In the Forbes survey of 63 top Trial lawyers, only one made less than $2 million in either 1987 or 1988. Collectively they earned $750 million. Joseph Dahr Jamail who rode to victory in the 1987 Texaco-Pennzoil case allegedly made $450 million for his troubles in 1988, ...a substantial increase over the $25 million he made in 1987. {B169} For the bottom 90% of society this would be equivalent to winning 475 lottery jackpots in the space of two years. It's really scandalous and unethical considering the public end up footing the bill.

The Watchdogs

Are there watchdogs to keep the judges and lawmakers honest? Well, yes there are. But I'll let you judge them for yourself.

Keeping the Judges Honest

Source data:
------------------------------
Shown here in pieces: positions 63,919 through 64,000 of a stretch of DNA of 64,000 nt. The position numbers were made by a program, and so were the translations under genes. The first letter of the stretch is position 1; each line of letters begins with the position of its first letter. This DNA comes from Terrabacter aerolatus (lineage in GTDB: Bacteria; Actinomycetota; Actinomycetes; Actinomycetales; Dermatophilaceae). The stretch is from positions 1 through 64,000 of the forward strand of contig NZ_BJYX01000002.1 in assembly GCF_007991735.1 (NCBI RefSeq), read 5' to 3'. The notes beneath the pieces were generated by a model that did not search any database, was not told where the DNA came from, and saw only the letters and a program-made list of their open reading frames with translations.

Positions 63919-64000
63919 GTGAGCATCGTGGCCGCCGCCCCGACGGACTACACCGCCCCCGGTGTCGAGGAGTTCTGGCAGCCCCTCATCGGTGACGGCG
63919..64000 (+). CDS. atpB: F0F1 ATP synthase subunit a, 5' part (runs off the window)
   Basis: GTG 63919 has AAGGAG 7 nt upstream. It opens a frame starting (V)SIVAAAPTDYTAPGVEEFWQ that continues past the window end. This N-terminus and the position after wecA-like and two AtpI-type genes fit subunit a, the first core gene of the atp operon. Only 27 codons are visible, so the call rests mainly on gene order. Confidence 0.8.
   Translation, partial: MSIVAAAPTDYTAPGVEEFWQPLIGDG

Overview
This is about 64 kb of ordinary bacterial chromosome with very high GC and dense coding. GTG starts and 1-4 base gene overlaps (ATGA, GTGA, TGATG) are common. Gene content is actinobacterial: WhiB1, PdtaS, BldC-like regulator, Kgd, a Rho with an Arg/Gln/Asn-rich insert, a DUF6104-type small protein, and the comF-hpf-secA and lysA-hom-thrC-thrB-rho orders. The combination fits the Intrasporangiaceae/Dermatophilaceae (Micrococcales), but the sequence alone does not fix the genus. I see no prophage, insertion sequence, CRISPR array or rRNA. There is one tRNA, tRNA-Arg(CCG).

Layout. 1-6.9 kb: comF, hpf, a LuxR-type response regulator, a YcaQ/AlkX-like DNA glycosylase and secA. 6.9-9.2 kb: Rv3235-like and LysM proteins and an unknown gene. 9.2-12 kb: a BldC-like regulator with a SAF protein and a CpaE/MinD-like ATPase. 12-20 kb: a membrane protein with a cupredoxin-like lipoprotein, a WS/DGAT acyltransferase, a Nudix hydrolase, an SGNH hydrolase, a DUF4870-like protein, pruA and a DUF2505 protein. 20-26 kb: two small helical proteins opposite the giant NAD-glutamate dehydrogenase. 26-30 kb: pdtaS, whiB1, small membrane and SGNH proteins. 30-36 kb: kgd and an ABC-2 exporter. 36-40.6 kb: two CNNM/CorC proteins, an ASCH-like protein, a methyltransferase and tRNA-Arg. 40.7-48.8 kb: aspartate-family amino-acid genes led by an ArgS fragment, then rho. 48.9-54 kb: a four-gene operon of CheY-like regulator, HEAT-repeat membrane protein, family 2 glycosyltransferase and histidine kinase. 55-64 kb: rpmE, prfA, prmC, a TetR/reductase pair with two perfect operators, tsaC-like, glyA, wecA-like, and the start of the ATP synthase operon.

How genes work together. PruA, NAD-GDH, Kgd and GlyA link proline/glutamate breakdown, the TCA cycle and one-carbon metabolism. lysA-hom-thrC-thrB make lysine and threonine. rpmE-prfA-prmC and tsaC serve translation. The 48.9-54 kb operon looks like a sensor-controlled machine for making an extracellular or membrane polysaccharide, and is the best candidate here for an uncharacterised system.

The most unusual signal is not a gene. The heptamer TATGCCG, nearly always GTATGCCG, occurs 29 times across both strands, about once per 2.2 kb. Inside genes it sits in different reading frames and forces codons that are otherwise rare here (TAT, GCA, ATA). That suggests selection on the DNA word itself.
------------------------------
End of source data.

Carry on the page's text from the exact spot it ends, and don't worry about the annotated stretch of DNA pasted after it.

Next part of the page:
Because the role of the legal community has been so crucial to the continued dominance of the elite, and because they have carried out their mandate so well over the centuries, the elite have had no reason to set up a mechanism for disciplining members of the legal fraternity. Until very recently, the legal society itself was responsible for disciplining its own members for wrongdoing. Short of impeachment, there did not exist any means of disciplining a judge. However, one presidential nomination for the Supreme Court was rejected by the Senate (due to the judge's involvement in conflict of interest indiscretions on several occasions). Mind you, he was the only presidential nominee to have been rejected for the past 40 years. In voting to reject the judge, Senator Muskie commented that Judge Clement Haynsworth exhibited a marked insensitivity to situations involving "conflict of interest" risks.